This documentary introduces us to Stephen Jenkinson, once the leader of a palliative care counselling team at Toronto's Mount Sinai Hospital. Through his daytime job, he has been at the deathbed of well over 1,000 people. What he sees over and over, he says, is "a wretched anxiety and an existential terror" even when there is no pain. Indicting the practice of palliative care itself, he has made it his life's mission to change the way we die - to turn the act of dying from denial and resistance into an essential part of life.
This feature documentary is a portrait of Luke Melchior (1973-2021) who, at 26, had already lived longer than most people with Duchenne Muscular Dystrophy, a progressive wasting of the muscles. Knowing his life would be relatively short had made Luke feel an urgency about making a lasting contribution. Living independently, with the help of 3 homecare workers, he ran a web-based business selling outdoor gear, and chaired the board of the Disability Resource Centre in Victoria, BC, where he was a passionate advocate for the rights of the disabled.
Bearing Witness consists of 3 films, each approximately one hour long, on people with life-threatening illnesses. The series also profiles Jocelyn Morton, who died of liver cancer at 44, and Robert Coley-Donohue, who died of ALS (also known as Lou Gehrig's Disease) at age 74.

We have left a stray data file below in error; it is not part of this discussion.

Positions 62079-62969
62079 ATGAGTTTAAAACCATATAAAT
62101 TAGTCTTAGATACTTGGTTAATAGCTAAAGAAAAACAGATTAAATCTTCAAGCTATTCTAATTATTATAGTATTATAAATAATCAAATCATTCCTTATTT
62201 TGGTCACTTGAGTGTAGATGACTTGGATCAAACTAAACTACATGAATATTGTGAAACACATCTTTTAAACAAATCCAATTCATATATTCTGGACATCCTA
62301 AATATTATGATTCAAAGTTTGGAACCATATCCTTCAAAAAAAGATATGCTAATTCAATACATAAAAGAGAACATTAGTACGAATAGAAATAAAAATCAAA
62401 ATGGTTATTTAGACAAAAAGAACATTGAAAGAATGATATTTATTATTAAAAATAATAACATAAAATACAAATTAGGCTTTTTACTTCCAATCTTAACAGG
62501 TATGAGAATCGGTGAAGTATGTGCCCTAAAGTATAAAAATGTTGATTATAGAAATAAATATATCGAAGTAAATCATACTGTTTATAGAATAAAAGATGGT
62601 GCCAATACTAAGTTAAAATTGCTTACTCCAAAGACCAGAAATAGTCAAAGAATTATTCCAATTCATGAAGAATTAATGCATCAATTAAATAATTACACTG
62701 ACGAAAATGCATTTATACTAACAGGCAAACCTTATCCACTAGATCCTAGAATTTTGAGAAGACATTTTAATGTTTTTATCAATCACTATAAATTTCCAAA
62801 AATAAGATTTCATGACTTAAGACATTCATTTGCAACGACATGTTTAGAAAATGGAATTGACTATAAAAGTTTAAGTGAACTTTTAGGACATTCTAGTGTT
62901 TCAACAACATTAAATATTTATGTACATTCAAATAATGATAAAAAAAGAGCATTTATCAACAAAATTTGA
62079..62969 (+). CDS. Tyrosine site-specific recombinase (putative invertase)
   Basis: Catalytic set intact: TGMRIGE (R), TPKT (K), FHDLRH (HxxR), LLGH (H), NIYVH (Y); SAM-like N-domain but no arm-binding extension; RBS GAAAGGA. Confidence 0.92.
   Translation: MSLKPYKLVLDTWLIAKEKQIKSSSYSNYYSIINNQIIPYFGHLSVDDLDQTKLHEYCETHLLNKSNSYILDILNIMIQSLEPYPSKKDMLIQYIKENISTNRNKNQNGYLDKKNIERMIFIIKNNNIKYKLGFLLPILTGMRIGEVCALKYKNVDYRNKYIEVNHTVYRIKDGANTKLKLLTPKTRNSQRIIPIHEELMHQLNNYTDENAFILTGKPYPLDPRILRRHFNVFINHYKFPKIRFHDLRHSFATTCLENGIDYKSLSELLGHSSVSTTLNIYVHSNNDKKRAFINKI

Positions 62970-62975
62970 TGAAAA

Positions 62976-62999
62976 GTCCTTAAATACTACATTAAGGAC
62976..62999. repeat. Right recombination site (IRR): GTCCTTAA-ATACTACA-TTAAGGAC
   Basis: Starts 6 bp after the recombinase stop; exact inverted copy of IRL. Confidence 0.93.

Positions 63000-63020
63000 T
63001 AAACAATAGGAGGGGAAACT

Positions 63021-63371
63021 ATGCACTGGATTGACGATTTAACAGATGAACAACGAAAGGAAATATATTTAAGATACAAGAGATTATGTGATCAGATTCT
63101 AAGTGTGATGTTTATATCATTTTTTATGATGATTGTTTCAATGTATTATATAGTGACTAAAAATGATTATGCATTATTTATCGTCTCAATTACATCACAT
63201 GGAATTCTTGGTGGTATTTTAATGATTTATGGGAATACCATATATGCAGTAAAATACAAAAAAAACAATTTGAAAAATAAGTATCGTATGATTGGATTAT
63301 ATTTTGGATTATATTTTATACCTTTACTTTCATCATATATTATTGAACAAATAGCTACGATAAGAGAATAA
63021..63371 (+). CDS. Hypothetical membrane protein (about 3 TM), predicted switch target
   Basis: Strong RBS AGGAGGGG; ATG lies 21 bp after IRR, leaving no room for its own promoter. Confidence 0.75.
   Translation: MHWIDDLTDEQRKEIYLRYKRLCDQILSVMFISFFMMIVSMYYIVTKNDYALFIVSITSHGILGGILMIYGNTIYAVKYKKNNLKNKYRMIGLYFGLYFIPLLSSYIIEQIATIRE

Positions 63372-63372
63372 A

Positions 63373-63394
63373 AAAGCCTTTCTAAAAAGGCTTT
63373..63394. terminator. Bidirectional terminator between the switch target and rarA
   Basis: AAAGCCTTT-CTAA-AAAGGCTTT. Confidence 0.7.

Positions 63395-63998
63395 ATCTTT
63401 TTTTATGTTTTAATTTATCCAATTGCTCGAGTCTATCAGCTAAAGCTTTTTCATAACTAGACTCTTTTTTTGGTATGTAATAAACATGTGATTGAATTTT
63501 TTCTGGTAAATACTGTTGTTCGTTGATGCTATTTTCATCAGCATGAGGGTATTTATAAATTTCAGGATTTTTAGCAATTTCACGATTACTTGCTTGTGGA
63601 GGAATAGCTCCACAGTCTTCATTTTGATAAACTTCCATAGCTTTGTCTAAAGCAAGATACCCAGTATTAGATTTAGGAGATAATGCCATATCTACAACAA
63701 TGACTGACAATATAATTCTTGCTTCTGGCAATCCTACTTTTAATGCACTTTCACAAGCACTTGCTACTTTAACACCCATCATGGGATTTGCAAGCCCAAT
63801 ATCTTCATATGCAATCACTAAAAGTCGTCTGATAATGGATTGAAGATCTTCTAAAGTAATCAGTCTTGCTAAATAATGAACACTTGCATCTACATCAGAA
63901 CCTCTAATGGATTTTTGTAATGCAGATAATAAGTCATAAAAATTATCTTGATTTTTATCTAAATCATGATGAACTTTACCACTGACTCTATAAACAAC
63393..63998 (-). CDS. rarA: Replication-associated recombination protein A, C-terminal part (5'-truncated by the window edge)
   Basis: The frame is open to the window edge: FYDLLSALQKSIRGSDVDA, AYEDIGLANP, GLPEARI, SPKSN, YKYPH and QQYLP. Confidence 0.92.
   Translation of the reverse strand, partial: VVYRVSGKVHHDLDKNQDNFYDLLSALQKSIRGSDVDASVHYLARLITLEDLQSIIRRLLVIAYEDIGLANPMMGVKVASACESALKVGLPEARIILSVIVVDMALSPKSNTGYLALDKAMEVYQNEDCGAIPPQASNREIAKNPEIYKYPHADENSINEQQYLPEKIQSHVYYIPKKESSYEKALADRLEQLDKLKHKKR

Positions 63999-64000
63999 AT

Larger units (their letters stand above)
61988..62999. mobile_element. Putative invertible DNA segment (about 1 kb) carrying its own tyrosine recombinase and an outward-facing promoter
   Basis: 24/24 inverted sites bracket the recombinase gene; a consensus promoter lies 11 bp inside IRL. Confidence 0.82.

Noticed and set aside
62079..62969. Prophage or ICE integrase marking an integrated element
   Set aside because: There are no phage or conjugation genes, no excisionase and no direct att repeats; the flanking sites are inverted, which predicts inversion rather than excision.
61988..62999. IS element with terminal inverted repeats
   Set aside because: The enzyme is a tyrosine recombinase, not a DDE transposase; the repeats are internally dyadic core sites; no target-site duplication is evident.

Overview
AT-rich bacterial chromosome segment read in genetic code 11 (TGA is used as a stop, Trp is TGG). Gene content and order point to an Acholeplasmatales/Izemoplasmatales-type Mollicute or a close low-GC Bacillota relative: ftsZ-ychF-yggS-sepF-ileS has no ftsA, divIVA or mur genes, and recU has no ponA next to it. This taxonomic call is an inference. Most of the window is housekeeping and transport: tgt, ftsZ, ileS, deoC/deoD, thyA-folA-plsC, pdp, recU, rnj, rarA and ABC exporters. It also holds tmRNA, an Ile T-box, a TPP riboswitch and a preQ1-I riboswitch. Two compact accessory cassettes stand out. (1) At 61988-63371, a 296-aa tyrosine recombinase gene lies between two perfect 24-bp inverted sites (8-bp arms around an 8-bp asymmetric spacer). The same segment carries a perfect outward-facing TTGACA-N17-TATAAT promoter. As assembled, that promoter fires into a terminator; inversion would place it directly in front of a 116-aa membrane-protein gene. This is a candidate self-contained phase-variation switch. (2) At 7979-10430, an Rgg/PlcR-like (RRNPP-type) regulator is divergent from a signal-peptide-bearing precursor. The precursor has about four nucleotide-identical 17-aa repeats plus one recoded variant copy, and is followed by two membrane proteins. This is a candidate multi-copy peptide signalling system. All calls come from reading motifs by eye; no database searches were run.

This short documentary follows a group therapy workshop for people who have attempted to end their lives more than once. A hybrid of vérité and animation, the film is a candid portrayal of 12 people who together, for 20 weeks, take on their fears, their behaviours and their ghosts to move towards life and away from suicide.
Drawing from Life is a production of the National Film Board of Canada's Filmmaker-in-Residence project, produced with the creative participation of Seneca College of Applied Arts & Technology, Animation Arts Centre.